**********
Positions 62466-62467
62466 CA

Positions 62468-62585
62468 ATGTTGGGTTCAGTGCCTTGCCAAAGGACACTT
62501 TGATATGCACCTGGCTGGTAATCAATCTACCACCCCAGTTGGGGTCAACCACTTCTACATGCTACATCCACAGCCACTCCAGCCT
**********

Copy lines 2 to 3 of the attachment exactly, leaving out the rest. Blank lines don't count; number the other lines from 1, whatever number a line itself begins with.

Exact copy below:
62466 CA

Positions 62468-62585